Contact us to learn more about this animal.
Pioneer Woman available for adoption at MCHS
Cleared by Vet Clare
All animals receive medical care from our vet, Dr Clare Bartholomew. Animals are spay or neutered as necessary, in order to help reduce pet over population. This a full exam, vaccinations, flea and tick control and a microchip.
For more information, call or stop by!
We are open Tuesday-Sunday 12pm to 5pm
Cats have been domesticated for thousands of years and have a rich history. The domestication of cats likely began in ancient Egypt, where they were revered as sacred animals and often depicted in art and literature. Cats were believed to have special powers, including the ability to ward off evil spirits, and were often kept in temples and homes to protect against pests.
As cats became more domesticated, they spread throughout the world and were prized for their ability to control pests. In medieval Europe, cats were kept on ships to control rat populations and were often depicted as symbols of good luck.
Cats were also popular in ancient Rome, where they were kept as pets and were often depicted in literature and art. In the Middle Ages, cats were associated with witches and were often feared and misunderstood. However, by the Renaissance, cats had regained their popularity as pets and were often kept by wealthy families.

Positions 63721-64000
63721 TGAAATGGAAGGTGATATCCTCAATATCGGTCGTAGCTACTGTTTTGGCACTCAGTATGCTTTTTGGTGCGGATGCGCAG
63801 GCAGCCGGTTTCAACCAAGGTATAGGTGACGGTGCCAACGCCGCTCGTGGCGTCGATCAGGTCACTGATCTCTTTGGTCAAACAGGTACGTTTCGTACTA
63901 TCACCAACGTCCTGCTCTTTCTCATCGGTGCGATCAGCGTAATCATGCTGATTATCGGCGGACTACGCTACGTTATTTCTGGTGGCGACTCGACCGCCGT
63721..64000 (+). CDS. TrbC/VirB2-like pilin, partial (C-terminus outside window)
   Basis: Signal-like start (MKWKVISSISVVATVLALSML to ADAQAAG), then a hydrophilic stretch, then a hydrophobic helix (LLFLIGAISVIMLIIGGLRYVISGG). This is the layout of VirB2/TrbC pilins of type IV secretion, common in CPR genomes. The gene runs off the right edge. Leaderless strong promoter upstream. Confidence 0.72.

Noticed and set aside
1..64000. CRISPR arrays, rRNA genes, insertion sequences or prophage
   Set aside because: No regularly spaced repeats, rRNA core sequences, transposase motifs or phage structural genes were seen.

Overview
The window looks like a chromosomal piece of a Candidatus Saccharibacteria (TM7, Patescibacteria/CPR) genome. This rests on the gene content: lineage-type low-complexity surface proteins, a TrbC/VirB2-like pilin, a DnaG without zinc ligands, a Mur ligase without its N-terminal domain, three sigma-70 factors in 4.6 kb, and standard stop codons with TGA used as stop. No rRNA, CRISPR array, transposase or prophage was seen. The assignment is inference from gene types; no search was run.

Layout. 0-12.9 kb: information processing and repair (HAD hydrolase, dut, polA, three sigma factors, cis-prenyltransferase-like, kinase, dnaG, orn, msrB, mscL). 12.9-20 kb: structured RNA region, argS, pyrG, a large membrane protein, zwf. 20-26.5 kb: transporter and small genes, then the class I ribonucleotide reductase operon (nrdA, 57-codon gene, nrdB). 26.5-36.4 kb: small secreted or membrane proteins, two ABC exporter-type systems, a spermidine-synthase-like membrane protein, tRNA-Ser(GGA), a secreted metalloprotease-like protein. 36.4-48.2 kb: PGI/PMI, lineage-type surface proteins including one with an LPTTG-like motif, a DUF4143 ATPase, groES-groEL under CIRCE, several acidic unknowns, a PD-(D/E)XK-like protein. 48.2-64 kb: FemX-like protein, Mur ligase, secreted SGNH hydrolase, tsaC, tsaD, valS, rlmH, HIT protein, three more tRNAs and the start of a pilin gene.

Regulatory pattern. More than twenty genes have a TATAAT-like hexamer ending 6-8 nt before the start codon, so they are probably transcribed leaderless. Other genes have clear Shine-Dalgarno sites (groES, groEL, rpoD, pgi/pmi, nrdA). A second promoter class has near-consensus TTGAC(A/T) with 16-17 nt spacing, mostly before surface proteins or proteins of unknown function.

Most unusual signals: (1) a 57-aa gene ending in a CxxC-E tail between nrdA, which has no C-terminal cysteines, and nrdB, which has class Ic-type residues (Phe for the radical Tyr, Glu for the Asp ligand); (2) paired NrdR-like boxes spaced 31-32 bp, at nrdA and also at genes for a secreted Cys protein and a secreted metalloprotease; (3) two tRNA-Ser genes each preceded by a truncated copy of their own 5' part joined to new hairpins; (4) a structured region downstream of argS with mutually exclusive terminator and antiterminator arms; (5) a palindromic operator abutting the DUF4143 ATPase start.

Today, cats are one of the most popular pets in the world and are kept by millions of people. They are highly intelligent and adaptable animals that can thrive in a variety of environments. In addition to being popular pets, cats also play important roles in many cultures, including serving as symbols of good luck and prosperity.
Despite their long history, there is still much we do not know about the domestication of cats. Studies of ancient DNA have shed some light on the origins of domestic cats, but there is still much to be learned about their evolution and the role they have played in human history. Regardless of their past, cats remain an important and beloved part of many people’s lives today.
0 to 6 months
0 to 10 years
7 months to 2 years
12 to 24 years
3 to 6 years
28 to 40 years
7 to 10 years
44 to 56 years
11 to 14 years
60 to 72 years
76 to 100+ years
Coming soon: common behaviors explained.
Coming soon: Information about common vaccinations medications, treatments and conditions.